It is important for survivors to maintain healthy oral hygiene because they face increased risk of dental problems.
Cancer survivors can face many side effects from treatment; unfortunately, some are not manageable. However, others, such as dry mouth, can be counteracted by practicing good oral hygiene.
Heal® spoke with Dr. David R. Dean, director of oral medicine at the Fred Hutchinson Cancer Center in Seattle, about risk factors for developing oral problems, effect on quality of life and what cancer survivors can do.
Developing oral side effects is extremely common in some types of cancer, specifically head and neck cancers. The radia- tion levels are so intense that damage to salivary glands (which produce saliva that aids digestion, keeps the mouth moist and supports healthy teeth) can result, Dean explained.
Survivors with certain immune-related issues from cancer therapy also can be at risk for oral side effects. This includes those who have had a bone marrow transplant or peripheral blood stem cell transplant and may develop graft versus host disease (a condition that occurs when donor bone marrow or stem cells attack the recipient), which can also affect the salivary glands.
Immunotherapy and chemotherapy also may cause oral side effects in survivorship.
Dean noted that the most common oral side effect cancer survivors experience is dry mouth. This can greatly affect quality of life because survivors can find it hard to talk and socialize. Eating may become difficult as well, so some individuals may lack the nutrition they need.
“The dry mouth issue, which is probably the one that comes up the most often for people, affects quality of life because just in general the mouth is less comfortable — it can make it more challenging to speak, eat and swallow,” he explained. Decreased saliva also increases risk for cavities which can lead to pain, increased need for dental work or even loss of teeth. “It’s just one more thing on top of every other aspect of survivorship, which can be pretty tough,” Dean added.
If someone has ended treatment or is undergoing treatment through survivorship, maintaining daily oral hygiene can decrease the likelihood of many of these side effects, Dean said.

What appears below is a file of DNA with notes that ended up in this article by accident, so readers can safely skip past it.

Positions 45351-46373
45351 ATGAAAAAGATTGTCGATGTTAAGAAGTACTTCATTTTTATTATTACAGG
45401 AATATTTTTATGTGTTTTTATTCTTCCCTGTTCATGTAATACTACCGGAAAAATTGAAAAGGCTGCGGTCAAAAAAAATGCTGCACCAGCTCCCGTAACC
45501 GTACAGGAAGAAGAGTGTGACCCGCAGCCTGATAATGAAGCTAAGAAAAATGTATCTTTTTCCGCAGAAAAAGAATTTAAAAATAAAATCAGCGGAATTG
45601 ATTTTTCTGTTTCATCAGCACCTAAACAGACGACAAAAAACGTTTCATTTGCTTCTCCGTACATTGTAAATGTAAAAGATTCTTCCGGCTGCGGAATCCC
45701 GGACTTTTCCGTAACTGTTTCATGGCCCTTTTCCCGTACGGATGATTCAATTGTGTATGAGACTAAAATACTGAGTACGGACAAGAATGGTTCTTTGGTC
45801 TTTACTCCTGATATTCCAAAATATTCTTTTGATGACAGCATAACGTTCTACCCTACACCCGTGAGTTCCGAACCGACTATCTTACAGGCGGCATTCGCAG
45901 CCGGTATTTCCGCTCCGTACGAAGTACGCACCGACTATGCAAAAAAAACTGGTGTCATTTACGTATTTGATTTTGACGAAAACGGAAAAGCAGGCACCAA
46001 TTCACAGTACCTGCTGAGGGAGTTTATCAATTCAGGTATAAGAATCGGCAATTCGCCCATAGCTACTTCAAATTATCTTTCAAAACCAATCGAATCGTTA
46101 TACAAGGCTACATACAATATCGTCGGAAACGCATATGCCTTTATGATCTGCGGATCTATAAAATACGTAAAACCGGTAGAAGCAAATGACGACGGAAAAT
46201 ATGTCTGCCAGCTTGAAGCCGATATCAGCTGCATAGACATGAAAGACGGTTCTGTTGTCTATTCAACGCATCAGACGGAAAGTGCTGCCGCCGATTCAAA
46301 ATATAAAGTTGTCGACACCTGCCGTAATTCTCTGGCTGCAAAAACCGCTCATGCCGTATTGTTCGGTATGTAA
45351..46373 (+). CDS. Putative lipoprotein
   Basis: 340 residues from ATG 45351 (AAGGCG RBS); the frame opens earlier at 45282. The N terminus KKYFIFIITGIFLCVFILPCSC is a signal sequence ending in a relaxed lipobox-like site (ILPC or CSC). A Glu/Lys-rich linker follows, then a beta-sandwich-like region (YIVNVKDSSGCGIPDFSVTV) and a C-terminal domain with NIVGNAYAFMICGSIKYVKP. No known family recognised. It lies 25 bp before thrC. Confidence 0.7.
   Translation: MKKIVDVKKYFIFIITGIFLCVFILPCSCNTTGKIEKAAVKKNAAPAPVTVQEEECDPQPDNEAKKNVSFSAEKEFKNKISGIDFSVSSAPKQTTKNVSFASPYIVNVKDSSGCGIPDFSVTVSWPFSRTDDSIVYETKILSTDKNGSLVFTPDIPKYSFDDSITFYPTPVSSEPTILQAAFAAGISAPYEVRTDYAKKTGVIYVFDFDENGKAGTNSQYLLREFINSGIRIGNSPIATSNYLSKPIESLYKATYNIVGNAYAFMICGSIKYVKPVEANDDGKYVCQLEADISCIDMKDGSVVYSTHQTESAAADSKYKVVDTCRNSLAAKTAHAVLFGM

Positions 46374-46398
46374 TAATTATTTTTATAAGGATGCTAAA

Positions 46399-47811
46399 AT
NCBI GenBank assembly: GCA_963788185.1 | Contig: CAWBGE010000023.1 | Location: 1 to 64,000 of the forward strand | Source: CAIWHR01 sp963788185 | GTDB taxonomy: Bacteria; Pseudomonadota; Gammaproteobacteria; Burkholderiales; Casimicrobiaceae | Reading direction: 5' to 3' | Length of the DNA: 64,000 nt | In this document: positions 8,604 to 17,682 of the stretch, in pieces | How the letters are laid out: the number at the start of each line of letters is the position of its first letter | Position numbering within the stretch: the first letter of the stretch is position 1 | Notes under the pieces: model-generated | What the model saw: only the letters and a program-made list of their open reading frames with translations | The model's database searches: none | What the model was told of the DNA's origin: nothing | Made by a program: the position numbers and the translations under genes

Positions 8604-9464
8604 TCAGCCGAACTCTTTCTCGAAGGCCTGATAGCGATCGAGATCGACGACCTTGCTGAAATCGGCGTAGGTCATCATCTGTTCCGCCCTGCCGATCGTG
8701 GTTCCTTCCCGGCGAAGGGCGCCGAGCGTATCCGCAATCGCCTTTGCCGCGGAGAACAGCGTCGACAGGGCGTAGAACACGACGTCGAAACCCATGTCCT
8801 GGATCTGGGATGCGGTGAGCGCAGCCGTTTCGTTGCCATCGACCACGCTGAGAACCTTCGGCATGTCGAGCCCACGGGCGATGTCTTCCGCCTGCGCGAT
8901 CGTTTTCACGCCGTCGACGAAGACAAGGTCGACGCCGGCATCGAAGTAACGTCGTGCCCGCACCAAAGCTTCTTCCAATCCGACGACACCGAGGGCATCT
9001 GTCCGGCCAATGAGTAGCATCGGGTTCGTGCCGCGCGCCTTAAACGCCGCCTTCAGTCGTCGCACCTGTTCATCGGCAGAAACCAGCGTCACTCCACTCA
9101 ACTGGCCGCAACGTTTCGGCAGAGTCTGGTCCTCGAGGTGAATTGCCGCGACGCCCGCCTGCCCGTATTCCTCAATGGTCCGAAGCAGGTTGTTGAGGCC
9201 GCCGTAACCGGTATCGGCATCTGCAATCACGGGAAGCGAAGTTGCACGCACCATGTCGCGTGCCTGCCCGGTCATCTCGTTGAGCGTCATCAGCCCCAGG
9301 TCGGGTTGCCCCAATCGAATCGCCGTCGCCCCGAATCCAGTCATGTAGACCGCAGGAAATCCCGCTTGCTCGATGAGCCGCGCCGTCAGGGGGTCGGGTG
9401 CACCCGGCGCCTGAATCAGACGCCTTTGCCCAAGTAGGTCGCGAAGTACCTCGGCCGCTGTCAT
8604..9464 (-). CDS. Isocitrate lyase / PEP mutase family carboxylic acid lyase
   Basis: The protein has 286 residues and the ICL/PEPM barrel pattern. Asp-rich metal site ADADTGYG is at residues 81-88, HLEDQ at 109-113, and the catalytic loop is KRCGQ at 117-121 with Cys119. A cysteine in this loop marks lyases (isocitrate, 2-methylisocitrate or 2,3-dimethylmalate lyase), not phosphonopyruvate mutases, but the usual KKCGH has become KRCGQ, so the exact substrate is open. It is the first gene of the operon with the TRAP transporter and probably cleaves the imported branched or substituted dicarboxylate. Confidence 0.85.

His top oral hygiene tip is to keep up with daily brushing and flossing; this will help combat dry mouth, and symptoms that come with it such as tooth decay.
Survivors should also have what Dean called a “dental home” — a dentist or clinic they can go to consistently. The dentist should know their cancer and treatment history to personalize treatment for survivors and help them understand risks they face.
A dentist can also help to screen for oral cancer, which can be more likely in survivors of certain cancers, and other late effects of cancer therapy, he added.
“Having somebody who knows your mouth well and can provide a general screening to supplement all the things that the medical team is already doing really helps a lot,” he said.
Dean added that oral hygiene is an area that can be controlled, which is important for cancer survivors to do to avoid pain or discomfort.
“It’s important to try and minimize any pain and suffering related to preventable causes,” he said. “It’s something where there can be some control. (Cancer survivors) feel like they can actively focus on oral hygiene and that it is likely to make a difference, as opposed to something where it’s excessively hard to prevent complication.”
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